• Topic: Politics, War
  • Political Geography: Sudan, Darfur
  • Author: Khalid Homayun Nadiri
  • Publication Date: 01-2015
  • Content Type: Journal Article
  • Journal: International Security
  • Institution: Belfer Center for Science and International Affairs, Harvard University
  • Abstract: Since September 11, 2001, Pakistan has pursued seemingly incongruous courses of action in Afghanistan. It has participated in the U.S. and international intervention in Afghanistan at the same time as it has permitted much of the Afghan Taliban's political leadership and many of its military commanders to visit or reside in Pakistani urban centers. This incongruence is all the more puzzling in light of the expansion of indiscriminate and costly violence directed against Islamabad by Pakistani groups affiliated with the Afghan Taliban. Pakistan's policy is the result not only of its enduring rivalry with India but also of historically rooted domestic imbalances and antagonistic relations with successive governments in Afghanistan. Three critical features of the Pakistani political system—the militarized nature of foreign policy making, ties between military institutions and Islamist networks, and the more recent rise of grassroots violence—have contributed to Pakistan's accommodation of the Afghan Taliban. Additionally, mutual suspicion surrounding the contentious Afghanistan-Pakistan border and Islamabad's long record of interference in Afghan politics have continued to divide Kabul and Islamabad, diminishing the prospect of cooperation between the two capitals. These determinants of Pakistan's foreign policy behavior reveal the prospects of and obstacles to resolving the numerous issues of contention that characterize the Afghanistan-Pakistan relationship today.
  • Topic: Foreign Policy, Government, Politics
  • Political Geography: Pakistan, Afghanistan, United States, Taliban
  • Author: Sumit Ganguly
  • Publication Date: 01-2015
  • Content Type: Journal Article
  • Journal: International Security
  • Institution: Belfer Center for Science and International Affairs, Harvard University
  • Abstract: In The Blood Telegram: Nixon, Kissinger, and a Forgotten Genocide, Gary Bass convincingly argues that the Nixon administration did little to rein in its ally Pakistan from perpetuating genocide against its own population largely because of Islamabad's vital role in facilitating U.S. diplomatic contact with the People's Republic of China. He also shows how the low strategic significance of South Asia for much of the global community, combined with an inordinate regard for the norm of sovereignty, led to a lack of support for the principle of humanitarian intervention. The Blood Telegram partially affirms the proposition that acts of genocide can stem from the choices of a handful of individuals who are determined to achieve a political goal using all available means.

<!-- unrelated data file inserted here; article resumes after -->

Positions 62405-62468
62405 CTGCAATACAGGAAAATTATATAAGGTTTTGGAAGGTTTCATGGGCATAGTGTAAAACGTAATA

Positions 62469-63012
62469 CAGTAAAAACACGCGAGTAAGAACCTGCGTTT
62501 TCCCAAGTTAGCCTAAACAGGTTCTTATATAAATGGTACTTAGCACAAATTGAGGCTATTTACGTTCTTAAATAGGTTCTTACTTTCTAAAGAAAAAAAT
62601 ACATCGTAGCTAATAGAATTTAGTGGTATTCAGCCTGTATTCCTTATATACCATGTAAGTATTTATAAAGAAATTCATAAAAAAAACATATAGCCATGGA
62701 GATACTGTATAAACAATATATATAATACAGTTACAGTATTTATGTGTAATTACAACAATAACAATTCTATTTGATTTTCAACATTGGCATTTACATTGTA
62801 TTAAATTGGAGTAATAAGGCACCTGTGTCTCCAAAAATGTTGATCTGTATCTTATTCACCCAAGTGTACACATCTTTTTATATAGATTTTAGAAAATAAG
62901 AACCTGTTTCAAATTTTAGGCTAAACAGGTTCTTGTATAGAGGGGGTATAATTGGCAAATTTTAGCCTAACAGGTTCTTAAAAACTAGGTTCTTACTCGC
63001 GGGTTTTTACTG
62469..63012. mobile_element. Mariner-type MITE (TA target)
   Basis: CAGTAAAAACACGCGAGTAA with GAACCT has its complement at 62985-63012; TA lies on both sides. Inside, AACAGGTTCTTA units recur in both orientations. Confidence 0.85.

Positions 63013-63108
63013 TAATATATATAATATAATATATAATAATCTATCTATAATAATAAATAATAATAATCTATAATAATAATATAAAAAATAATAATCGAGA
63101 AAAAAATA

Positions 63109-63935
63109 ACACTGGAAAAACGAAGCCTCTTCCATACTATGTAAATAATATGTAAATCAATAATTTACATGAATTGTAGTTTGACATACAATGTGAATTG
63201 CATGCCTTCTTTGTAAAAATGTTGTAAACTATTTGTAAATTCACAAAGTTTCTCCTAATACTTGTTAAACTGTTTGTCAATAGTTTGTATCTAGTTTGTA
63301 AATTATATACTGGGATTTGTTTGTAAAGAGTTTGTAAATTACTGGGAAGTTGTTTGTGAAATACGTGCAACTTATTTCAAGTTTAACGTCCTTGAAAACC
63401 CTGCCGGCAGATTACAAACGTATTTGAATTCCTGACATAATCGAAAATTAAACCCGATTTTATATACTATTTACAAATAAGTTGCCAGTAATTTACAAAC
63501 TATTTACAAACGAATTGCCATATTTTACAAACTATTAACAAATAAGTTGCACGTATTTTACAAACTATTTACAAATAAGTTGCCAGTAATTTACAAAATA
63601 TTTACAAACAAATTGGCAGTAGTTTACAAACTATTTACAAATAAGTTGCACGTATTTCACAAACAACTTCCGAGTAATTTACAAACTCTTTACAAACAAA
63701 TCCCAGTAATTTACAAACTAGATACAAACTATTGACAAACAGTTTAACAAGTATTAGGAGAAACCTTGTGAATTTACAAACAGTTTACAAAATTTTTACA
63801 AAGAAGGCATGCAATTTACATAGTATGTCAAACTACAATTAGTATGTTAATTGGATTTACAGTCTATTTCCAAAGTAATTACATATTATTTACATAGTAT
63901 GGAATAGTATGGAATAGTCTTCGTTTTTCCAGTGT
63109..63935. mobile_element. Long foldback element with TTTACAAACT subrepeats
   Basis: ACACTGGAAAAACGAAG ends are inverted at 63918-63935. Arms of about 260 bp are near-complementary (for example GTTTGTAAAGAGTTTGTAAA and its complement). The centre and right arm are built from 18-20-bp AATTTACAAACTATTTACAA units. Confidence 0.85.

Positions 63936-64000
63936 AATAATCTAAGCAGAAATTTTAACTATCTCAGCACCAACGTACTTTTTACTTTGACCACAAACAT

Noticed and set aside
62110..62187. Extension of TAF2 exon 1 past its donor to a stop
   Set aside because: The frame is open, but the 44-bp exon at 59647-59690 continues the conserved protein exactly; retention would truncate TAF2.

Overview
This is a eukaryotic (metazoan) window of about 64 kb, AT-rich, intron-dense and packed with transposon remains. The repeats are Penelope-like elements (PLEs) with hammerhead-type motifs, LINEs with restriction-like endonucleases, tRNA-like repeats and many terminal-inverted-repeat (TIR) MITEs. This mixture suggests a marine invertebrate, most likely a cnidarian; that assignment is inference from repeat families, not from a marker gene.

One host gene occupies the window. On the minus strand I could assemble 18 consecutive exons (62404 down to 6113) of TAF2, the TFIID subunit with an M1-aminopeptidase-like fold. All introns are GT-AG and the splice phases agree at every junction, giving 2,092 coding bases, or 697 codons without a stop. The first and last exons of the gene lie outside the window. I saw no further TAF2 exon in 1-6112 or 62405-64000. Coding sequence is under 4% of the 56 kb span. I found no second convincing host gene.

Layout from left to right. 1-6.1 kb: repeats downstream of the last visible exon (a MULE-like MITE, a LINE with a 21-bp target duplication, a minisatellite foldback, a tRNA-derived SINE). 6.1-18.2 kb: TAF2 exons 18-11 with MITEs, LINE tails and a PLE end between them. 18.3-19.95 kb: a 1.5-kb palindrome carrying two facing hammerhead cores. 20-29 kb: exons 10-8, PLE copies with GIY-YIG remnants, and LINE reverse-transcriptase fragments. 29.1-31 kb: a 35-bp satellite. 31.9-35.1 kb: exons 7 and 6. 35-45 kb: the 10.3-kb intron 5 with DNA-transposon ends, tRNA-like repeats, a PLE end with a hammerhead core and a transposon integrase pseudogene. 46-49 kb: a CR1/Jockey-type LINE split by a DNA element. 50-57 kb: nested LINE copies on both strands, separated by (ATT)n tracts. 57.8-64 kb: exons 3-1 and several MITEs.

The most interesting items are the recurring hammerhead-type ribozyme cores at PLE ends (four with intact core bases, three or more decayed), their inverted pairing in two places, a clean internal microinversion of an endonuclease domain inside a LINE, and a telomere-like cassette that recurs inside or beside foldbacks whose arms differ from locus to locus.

• Topic: Genocide
  • Political Geography: Pakistan, China, South Asia
  • Author: Jon R. Lindsay, Lucas Kello
  • Publication Date: 01-2015
  • Content Type: Journal Article
  • Journal: International Security
  • Institution: Belfer Center for Science and International Affairs, Harvard University
  • Abstract: Jon R. Lindsay responds to Lucas Kello's fall 2013 International Security article, "The Meaning of the Cyber Revolution: Perils to Theory and Statecraft."
  • Topic: Security
  • Author: Jon R. Lindsay
  • Publication Date: 02-2015
  • Content Type: Journal Article
  • Journal: International Security
  • Institution: Belfer Center for Science and International Affairs, Harvard University
  • Abstract: The ubiquity and interconnectedness of computers in global commerce, civil society, and military affairs create crosscutting challenges for policy and conceptual confusion for theory. The challenges and confusion in cybersecurity are particularly acute in the case of China, which has one of the world's fastest growing internet economies and one of its most active cyber operations programs. In 2013 U.S. National Security Adviser Tom Donilon singled out Chinese cyber intrusions as “not solely a national security concern or a concern of the U.S. government,” but also a major problem for firms suffering from “sophisticated, targeted theft of confidential business information and proprietary technologies . . . emanating from China on an unprecedented scale.” One U.S. congressman alleged that China has “established cyber war military units and laced the U.S. infrastructure with logic bombs.” He suggested that “America is under attack by digital bombs.” The discourse on China and cybersecurity routinely conflates issues as different as political censorship, unfair competition, assaults on infrastructure, and internet governance, even as all loom large for practical cyber policy. Although they involve similar information technologies, there is little reason to expect different political economic problems to obey the same strategic logic, nor should one necessarily expect China to enjoy relative advantage in all spheres.